My original idea of Trisanda (trih-SAHN-dah) was that it was a forest planet. Inhabited but not even close to Earth’s population at this time. There’s evidence of civilization, of course: there are buildings, halls, chapels, houses, and so on. Most of them are settlements of maybe no more than ten to twenty thousand people spread out over a good number of miles. You could very well argue that my first thoughts of Trisanda was that it was an entire planet that looked like New England!
It’s more built up than that, of course. There are cities as well as villages, forest lands as well as tropical ones, and so on. In a way, think of it geologically as a possible Earth if we hadn’t evolved into a messy, dirty and somewhat irresponsible Industrial Age. Trisanda is what Earth would be if we’d kept nature quite high up there in importance when it came to our cultural, communal and productive evolution. [Not to say I was going to turn it into a political diatribe on ecology, far from it. I admit to not being entirely well-read on that, and didn’t want to go in that direction anyway.]
We make multiple visits to Trisanda during the Bridgetown Trilogy, but for the most part we stay near a community called Bann Dassah (bahn DAH-sah). That’s an extremely important spiritual center for the Trisandi, including a great meeting hall*, a Landing Field**, a Meeting Table near that***, and a wide path that leads toward the center of the community. Bann Dassah, just like all the other communities, also has a spiritual leader of sorts, who acts both as a seer and as a teacher; her name is sehndayen-ne emha Eprysia Kaalen [ey-PREE-see-ah KAY-lenn], often known to many as Ampryss (a conjunction of ’emha Eprysia’).**** She too pops up from time to time in the trilogy.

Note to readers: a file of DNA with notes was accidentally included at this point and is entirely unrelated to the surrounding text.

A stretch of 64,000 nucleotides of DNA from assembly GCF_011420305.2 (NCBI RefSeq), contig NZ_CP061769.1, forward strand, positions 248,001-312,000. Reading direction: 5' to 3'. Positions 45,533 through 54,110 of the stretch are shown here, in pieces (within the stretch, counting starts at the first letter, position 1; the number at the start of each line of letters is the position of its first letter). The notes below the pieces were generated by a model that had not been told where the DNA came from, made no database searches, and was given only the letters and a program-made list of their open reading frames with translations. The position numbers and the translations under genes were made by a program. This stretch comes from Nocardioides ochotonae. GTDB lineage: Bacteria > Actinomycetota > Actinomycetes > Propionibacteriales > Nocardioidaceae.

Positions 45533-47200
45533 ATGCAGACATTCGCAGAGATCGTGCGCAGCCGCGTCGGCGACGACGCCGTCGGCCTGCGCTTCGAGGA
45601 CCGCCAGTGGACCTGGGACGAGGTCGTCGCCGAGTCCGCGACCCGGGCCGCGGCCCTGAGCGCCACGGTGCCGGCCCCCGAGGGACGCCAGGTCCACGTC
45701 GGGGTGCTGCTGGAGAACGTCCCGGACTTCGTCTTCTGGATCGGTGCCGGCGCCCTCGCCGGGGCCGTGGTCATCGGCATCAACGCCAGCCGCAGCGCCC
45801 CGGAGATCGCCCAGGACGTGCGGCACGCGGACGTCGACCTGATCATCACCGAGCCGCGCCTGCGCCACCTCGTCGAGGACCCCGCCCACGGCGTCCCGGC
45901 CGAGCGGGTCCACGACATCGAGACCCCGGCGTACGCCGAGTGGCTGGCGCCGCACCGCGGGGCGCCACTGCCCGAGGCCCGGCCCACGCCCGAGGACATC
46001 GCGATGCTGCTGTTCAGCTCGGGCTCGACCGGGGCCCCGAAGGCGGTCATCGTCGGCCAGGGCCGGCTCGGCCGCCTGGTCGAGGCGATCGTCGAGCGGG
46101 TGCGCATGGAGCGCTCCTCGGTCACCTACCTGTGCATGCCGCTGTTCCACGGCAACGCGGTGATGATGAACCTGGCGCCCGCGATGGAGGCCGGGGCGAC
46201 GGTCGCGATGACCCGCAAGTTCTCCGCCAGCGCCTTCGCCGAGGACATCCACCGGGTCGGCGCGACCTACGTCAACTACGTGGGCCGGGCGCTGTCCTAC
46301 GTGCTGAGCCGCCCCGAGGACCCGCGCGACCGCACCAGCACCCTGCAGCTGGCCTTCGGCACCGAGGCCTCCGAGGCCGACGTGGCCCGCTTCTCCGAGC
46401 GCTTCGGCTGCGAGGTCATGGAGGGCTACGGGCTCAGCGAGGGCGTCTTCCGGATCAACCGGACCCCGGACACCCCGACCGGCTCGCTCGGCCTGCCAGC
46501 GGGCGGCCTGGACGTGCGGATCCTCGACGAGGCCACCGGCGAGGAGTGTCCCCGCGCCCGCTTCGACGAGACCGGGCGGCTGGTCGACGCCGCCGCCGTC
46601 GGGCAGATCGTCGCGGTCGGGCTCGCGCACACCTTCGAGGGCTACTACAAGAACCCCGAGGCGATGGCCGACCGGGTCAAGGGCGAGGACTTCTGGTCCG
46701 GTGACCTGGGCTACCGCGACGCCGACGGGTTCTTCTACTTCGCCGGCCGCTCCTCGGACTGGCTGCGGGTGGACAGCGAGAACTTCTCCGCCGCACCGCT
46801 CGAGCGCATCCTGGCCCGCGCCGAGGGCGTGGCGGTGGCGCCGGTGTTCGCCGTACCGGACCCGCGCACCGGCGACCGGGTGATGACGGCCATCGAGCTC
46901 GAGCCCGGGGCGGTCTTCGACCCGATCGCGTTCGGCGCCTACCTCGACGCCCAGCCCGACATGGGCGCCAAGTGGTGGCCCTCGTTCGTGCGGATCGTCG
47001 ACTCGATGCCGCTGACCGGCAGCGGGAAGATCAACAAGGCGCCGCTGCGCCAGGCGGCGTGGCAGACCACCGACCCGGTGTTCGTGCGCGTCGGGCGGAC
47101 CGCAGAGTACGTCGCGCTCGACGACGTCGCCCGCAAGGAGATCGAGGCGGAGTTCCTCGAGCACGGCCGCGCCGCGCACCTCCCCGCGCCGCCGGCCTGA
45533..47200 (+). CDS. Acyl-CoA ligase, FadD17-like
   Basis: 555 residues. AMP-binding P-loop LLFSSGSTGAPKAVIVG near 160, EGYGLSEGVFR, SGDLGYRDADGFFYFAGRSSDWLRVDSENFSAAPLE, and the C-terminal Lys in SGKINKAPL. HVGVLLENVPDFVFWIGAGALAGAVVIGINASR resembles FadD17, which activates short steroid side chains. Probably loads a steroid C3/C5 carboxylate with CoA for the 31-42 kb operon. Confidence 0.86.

As this planet is extremely spiritual in nature, a visitor is able to sense a marked difference in the spiritual energy around them, even if their ability isn’t the strongest. It too works on a similar yin-yang balance; this world is the starting point of the Mendaihu-Shenaihu balance, as well as its imbalance. It too reacts with equal force to whatever might be done to it or is taken away from it. Many consider Trisanda and Gharra (Earth, that is) two planets with a related spiritual balance as well. Therefore it’s considered an extremely holy land and its visitors give it the most utmost respect.
* – The meeting hall is mentioned many times in the books, but I never quite made it there. It may show up in future MU stories, however. We do visit a massive living quarters nearby in The Persistence of Memories, however.
** – Landing Fields are dedicated clearings where Lightwalkers can arrive safely on Trisanda. Each field is partitioned into circular segments with shorter grass, with the sigils of the various Trisandi clans set into them with darker wheat-colored stalks. You’ll see these quite often in the trilogy.
*** – Meeting Tables take various shapes, depending on how each community has them set up. Bann Dassah’s is a long, continuous table that takes up most of the field. Feasts are prepared twice a day, every day, regardless of weather.
**** – Anjshé vocabulary lesson time! Sehndayen-ne (sen-DEY-en-ney) = teacher. Emha (EY-mah) = general feminine title (i.e., Miss, Ms., etc)…the masculine title would be edha (EY-dah).